“All of those things have to be solved,” Suermann added, “and we’re hoping to be the team that does it.”

The Construction Educator Podcast

In February 2020, Bluebeam’s then Academic Program Manager Emily Heppard and Procore’s Non-Profit Manager Miles Anderson set out at the Regions 6 & 7 Associated Schools of Construction Student Competition and Construction Management Conference in Reno, Nevada, to interview prominent and influential construction-industry educators.

Over the course of three days, Heppard and Anderson completed 11 interviews, which became “The Construction Educator Podcast,” a limited series collaboration between the two construction technology companies to help spotlight the work of impactful industry educators.

In each episode, the two talk with various educators of differing disciplines about teaching methods, technology and how to cultivate new construction-industry leaders. The Bluebeam Blog wraps up its spotlight of four interviews from the limited series this week with Texas A&M’s Patrick Suermann.Preview The Construction Educator Podcast, with Patrick Suermann:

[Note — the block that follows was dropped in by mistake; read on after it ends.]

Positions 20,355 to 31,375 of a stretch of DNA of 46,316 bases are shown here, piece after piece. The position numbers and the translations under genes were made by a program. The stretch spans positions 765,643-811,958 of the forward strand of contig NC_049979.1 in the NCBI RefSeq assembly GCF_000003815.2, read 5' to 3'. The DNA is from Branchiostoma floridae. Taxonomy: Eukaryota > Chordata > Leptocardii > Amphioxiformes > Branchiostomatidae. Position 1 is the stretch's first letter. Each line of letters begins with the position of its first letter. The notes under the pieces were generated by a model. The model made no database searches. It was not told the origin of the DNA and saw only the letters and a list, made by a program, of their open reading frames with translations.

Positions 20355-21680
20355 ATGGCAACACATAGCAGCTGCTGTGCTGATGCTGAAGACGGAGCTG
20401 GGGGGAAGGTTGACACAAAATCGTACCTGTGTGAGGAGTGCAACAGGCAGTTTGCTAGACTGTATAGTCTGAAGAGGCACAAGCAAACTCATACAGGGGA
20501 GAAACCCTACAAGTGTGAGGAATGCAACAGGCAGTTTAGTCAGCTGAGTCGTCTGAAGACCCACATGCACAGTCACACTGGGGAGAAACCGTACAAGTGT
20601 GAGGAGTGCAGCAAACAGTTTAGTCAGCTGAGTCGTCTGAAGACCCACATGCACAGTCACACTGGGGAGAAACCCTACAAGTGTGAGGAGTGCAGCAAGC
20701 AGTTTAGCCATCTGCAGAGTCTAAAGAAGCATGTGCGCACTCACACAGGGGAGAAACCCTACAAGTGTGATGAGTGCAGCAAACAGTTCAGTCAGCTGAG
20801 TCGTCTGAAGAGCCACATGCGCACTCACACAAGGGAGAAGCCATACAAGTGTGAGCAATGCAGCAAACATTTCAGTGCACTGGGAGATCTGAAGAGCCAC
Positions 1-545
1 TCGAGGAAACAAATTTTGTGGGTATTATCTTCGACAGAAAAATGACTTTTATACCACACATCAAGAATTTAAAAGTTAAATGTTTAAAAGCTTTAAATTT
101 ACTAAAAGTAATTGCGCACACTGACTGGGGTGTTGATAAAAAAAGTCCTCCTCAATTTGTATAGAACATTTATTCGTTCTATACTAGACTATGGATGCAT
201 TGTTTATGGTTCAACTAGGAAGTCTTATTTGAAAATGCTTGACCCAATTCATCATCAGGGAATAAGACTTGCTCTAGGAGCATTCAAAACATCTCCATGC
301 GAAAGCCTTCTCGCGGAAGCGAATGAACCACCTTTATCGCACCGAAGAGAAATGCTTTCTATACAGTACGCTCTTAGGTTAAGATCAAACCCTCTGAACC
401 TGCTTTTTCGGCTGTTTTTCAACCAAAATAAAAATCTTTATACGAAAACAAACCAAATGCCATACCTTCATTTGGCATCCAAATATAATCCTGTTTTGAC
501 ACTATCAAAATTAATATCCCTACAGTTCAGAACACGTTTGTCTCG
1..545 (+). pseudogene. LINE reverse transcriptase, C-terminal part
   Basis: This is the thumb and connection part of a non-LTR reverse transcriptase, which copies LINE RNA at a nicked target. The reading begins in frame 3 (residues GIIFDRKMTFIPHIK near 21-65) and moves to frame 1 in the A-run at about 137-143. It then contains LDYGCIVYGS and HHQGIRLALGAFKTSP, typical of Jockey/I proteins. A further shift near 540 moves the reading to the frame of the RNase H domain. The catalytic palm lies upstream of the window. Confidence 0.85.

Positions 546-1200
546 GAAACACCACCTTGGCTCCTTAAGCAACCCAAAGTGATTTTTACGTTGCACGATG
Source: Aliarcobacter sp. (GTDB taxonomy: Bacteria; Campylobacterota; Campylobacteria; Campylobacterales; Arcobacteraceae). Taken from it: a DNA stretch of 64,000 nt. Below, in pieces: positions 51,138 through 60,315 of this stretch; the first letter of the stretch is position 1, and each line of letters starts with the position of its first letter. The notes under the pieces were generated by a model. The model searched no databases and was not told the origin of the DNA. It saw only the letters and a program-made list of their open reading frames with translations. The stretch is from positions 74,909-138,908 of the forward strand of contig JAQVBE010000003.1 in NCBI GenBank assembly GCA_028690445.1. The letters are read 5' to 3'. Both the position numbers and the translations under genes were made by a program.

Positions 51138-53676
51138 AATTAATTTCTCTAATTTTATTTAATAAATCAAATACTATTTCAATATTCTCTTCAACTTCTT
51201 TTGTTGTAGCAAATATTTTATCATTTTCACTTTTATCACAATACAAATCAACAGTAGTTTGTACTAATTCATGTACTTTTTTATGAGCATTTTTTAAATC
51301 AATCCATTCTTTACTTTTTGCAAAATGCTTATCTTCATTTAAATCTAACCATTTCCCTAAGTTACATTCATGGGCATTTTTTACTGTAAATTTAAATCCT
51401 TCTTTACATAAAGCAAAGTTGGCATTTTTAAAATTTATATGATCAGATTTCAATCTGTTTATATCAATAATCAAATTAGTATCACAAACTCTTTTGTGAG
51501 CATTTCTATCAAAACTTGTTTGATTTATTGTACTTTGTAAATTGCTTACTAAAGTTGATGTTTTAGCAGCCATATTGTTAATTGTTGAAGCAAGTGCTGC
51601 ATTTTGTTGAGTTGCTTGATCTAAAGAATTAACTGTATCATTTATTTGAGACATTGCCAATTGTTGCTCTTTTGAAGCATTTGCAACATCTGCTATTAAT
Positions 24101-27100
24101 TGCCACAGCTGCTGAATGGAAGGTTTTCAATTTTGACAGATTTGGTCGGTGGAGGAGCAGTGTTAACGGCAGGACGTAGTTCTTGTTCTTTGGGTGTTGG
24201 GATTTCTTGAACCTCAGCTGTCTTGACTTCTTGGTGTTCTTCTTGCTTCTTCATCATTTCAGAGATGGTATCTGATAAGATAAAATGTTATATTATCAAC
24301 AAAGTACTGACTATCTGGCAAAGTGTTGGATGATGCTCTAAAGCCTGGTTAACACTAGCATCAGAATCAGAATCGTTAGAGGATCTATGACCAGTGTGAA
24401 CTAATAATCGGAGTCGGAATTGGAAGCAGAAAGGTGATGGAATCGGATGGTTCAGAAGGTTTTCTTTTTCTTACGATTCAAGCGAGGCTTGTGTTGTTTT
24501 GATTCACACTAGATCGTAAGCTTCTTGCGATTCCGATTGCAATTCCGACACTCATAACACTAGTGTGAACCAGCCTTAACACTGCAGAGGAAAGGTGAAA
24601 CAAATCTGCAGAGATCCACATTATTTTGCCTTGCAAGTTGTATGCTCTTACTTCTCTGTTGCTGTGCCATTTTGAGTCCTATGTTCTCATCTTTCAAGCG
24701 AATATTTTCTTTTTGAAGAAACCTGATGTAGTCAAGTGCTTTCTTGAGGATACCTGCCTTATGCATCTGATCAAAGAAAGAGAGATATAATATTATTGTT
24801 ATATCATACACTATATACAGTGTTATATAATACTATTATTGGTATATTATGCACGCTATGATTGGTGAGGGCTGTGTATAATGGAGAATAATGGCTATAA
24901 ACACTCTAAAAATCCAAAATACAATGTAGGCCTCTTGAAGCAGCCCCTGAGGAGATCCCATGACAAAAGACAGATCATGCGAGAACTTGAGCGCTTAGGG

Preview The Construction Educator Podcast, with Pat Suermann:

Click here to listen to the Construction Educator podcast on Apple or Spotify.

Engineering a construction career

Suermann’s fascination with construction and space isn’t surprising. One of his warmest memories as a child is when he lived in Satellite Beach, Florida, near the Kennedy Space Center, while his father, an officer in the Army, was stationed in Korea.

“I was just totally enthralled by the space shuttle,” said Suermann, who was in second grade at the time.